Next day, a self-guided tour through the ten-thousand-artefact Beaconsfield Mine and Heritage Centre and I couldn’t avoid trying the Happy Place Farmhouse Ale right next door at Miners Gold – the place for astonishingly good craft beer – and, well, I’m on holiday so now I’m going to bathe in a waterfall at Holwell Gorge and then retreat to my cottage idyll back in Beauty Point and watch the yachts sail by.


If you’ve never been to Beauty Point, its claim to fame used to be the venue for the start of the Three Peaks Yacht Race and a cow called ‘Beauty’. It sits between the vineyards and northern forage food bowl of the Tamar Valley and Bass Strait.

Food, wine and nature are its fortes, so let’s explore these themes over four days and three nights in northern Tasmania.

Day one, and chasing food will see you heading just south of Beauty Point and include the simplistic pleasure of a cheese toastie – embellished with a hint of Tamar Valley Truffle - at the off-grid Moores Hill and why not indulge in a Sekt Sparkling Riesling. While there, Fiona and Julian will advise you on the terroir of the truffle, the beautiful family story of Yorktown Organics, the edible and therapeutic qualities of the local Lavender House and Lentara Grove Olives often featuring on their menu.

You’d find it hard to go past a Tamar Valley Pastured Egg, an invite-only to Petuna salmon farm or Langdale Farms organic pork. Add to that list honey, apples, berries, hazelnuts and a myriad of roadside veggie stalls and harvest markets. Outlets include Tamar Artisan Smallgoods, Nigel’s Gourmet on Tamar, or you’ll most certainly find said produce on the menu at The Cabin, Timbre, River Café, Rosevears Hotel, Moon Lily or Hubert and Dan at Tamar Ridge. If you get your timing on point, you may even encounter a returning fishing vessel selling their live catch from the wharf. Do what’s becoming more on trend and ask a vineyard if you can use their BBQ, pizza oven or outdoor kitchen to prepare your own lunch.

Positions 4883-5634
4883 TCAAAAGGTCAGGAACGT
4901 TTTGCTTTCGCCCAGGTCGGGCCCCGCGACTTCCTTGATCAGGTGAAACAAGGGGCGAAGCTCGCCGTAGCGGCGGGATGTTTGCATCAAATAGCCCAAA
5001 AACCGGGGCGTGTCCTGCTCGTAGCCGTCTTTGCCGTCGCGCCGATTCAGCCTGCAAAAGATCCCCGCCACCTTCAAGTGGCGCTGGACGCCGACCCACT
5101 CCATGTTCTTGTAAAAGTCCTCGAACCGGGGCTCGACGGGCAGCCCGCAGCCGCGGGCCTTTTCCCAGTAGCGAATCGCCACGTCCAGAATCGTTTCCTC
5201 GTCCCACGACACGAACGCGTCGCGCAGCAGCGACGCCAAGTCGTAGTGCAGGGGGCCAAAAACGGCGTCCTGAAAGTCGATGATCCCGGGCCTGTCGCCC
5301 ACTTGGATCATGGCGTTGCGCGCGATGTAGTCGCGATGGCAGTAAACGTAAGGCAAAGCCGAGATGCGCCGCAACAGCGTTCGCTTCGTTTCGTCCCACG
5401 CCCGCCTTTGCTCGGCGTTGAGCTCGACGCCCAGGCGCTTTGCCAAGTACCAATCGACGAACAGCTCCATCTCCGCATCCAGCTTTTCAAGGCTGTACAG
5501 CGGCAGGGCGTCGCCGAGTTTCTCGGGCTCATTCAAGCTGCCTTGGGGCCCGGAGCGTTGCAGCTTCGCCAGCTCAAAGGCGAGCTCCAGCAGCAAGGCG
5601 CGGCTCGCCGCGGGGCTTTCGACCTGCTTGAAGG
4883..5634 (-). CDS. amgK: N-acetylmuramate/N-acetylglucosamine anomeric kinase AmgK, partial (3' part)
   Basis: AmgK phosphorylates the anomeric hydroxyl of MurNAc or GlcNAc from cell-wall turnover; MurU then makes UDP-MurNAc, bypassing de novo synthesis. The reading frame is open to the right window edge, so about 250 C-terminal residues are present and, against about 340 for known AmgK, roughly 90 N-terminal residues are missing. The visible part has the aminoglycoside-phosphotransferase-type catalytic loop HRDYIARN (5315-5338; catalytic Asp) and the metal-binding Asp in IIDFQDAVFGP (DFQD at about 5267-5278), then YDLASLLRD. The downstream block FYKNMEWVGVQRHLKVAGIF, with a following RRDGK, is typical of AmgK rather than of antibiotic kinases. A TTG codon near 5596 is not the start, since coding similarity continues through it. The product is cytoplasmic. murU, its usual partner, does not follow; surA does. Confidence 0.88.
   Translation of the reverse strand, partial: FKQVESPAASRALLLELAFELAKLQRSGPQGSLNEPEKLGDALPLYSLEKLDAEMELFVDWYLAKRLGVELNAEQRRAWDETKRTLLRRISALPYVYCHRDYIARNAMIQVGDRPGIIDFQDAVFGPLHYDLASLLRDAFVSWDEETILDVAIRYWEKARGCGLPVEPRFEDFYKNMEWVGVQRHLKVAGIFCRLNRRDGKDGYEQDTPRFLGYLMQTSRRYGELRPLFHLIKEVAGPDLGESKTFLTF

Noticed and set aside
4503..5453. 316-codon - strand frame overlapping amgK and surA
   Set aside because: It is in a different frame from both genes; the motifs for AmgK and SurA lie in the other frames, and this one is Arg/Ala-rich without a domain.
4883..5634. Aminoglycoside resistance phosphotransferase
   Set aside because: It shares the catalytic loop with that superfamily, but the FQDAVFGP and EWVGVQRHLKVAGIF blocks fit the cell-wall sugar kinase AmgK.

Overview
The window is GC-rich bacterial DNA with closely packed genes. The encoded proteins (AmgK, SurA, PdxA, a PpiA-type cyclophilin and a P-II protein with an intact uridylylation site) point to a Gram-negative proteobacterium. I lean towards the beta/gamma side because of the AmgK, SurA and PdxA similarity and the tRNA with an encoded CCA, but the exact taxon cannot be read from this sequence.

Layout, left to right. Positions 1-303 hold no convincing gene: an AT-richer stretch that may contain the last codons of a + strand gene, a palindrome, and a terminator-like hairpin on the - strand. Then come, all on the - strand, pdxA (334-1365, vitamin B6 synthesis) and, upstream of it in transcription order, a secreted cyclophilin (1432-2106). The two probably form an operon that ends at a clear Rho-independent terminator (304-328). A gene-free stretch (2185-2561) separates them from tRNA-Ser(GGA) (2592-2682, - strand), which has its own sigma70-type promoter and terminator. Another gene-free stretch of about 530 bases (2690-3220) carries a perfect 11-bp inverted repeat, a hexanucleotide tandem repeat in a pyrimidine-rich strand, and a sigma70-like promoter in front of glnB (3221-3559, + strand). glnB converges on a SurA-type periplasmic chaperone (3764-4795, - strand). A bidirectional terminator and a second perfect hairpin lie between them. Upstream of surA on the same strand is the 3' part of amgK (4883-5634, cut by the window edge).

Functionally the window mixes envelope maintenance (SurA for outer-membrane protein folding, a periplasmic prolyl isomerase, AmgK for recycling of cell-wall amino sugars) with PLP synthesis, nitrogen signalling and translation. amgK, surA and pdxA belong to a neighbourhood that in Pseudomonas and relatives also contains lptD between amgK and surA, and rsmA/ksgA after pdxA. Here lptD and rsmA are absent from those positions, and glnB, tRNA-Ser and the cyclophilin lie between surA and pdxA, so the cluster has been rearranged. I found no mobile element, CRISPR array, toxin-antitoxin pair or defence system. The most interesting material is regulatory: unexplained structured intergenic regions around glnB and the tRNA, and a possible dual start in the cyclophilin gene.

Day two and you’ll discover pleasure in combining the aforementioned food with wine at one of more than two dozen cellar doors in close proximity. The closest is Cabbage Tree Hill, a mere 5 minutes away from Beauty Point, and offers the very best in cool climate pinot, chardonnay, Riesling, cabernet and sparkling – the latter so much so that it’s the reason the French took away the use of Champagne; it’s that good in northern Tasmania.